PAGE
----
9to5Mac has posted specs for the next-gen MacBook Pros and Mac Pros, anticipated to debut on the first day of WWDC 2012. Apple will reportedly launch the Mac Pro in two regular stock configurations as well as one server setup. The low-end option features a 3.2Ghz quad-core CPU, ATI Radeon 5770 graphics, 6GB of RAM and a 1TB hard drive. Including the same graphics and hard drive, a higher-end configuration sports a slower 2.4Ghz 12-core chipset and two times as much RAM. The server setup is similar to the base configuration, except for having two 1TB hard drives and 8GB of RAM, while featuring no Radeon graphics.
The website expects custom system to incorporate more advanced components. Meanwhile, Apple seems to plan on an unusually diverse MacBook Pro lineup, offering both current-design laptops and a new, thinner series with a 15-inch Retina Display. Updated MacBook Pros are believed to arrive in four configurations, including two 13- and two 15-inch models.
The 13-inch options will be available with either 2.5GHz or 2.9GHz dual-core chips, 500GB or 750GB of hard drive space and 4 or 8GB of RAM, respectively. Offering the same hard drive and RAM, 15-inch MacBook Pros differ only by the clock speed of their processors, with the lower-end model running at 2.3Ghz and the higher-end model clocked at 2.6Ghz. MacBook Pro buyers will also be able to push the specs of the 15-inch configurations by choosing a 2.7Ghz quad-core CPU and/or a 1TB hard drive.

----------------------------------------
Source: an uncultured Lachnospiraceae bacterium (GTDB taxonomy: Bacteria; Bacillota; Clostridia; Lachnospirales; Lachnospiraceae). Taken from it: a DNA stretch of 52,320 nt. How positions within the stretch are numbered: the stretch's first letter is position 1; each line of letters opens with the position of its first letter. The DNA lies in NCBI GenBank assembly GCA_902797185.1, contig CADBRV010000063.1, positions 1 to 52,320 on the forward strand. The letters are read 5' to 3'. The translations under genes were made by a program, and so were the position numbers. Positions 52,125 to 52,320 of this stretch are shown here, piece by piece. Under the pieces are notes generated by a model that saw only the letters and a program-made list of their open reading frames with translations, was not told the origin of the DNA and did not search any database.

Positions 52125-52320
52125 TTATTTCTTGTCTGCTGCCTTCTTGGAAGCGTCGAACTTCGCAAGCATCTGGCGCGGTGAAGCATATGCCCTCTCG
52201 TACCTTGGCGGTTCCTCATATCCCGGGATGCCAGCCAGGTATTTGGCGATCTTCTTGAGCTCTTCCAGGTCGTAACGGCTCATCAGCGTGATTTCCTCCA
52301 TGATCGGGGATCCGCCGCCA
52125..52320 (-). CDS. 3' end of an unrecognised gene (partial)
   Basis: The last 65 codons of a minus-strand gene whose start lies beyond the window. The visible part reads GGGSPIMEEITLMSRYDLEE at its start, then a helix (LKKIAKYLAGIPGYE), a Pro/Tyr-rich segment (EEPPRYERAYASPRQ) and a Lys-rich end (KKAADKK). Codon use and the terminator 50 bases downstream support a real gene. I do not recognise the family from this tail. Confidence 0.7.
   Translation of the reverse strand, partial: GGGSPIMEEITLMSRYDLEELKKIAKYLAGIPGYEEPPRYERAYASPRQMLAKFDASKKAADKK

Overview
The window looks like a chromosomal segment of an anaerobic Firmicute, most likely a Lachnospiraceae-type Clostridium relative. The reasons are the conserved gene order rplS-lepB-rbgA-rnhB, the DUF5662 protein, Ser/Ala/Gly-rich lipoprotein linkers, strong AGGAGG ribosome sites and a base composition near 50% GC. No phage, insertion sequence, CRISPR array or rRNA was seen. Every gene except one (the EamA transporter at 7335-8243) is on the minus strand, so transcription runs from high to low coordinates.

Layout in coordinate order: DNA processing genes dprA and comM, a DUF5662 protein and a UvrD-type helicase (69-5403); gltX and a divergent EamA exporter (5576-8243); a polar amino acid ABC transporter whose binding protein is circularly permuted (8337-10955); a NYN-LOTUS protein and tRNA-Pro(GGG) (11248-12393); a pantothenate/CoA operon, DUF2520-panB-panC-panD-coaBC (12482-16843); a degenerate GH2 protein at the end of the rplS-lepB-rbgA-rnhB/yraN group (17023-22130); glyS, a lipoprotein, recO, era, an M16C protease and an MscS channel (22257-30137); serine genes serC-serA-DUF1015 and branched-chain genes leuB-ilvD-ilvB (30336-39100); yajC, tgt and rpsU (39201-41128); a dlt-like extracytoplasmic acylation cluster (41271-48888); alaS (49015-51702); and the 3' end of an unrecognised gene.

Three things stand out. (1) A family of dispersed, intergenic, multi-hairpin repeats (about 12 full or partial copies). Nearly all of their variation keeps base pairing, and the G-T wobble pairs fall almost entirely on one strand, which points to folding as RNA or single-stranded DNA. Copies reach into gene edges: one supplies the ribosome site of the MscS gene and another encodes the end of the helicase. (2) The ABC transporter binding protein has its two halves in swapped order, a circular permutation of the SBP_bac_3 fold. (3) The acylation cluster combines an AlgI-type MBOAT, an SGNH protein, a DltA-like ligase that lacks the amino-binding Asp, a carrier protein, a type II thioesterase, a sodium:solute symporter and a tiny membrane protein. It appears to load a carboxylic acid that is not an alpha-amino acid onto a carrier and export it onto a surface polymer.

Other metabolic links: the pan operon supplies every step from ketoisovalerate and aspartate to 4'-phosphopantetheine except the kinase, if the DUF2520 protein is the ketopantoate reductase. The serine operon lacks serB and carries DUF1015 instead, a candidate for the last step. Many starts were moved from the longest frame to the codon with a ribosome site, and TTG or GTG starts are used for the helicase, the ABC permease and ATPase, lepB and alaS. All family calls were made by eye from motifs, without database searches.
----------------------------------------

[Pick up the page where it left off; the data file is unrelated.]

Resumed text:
The information was later updated to report three different Retina-equipped MacBook Pros. While the base configuration supposedly features a 2.3Ghz chipset, a 256GB SSD and 8GB or RAM, the middle system offers a 2.6Ghz processor and a 512GB SSD. The high-end option, for its part, boasts a 2.7Ghz CPU, a 768GB SSD and 16GB or RAM.
9to5Mac also expects Apple to release a USB SuperDrive upgrade along with a new AirPort Express, which may be rebranded not to mention the MacBook Air if the MacBook Pro ends up without the optical drive, as speculated. The company is also said to update its MagSafe connector and adapter, while offering adapters and converters to handle the old MagSafe design. In addition, 9to5Mac points to a new Thunderbolt-to-Ethernet.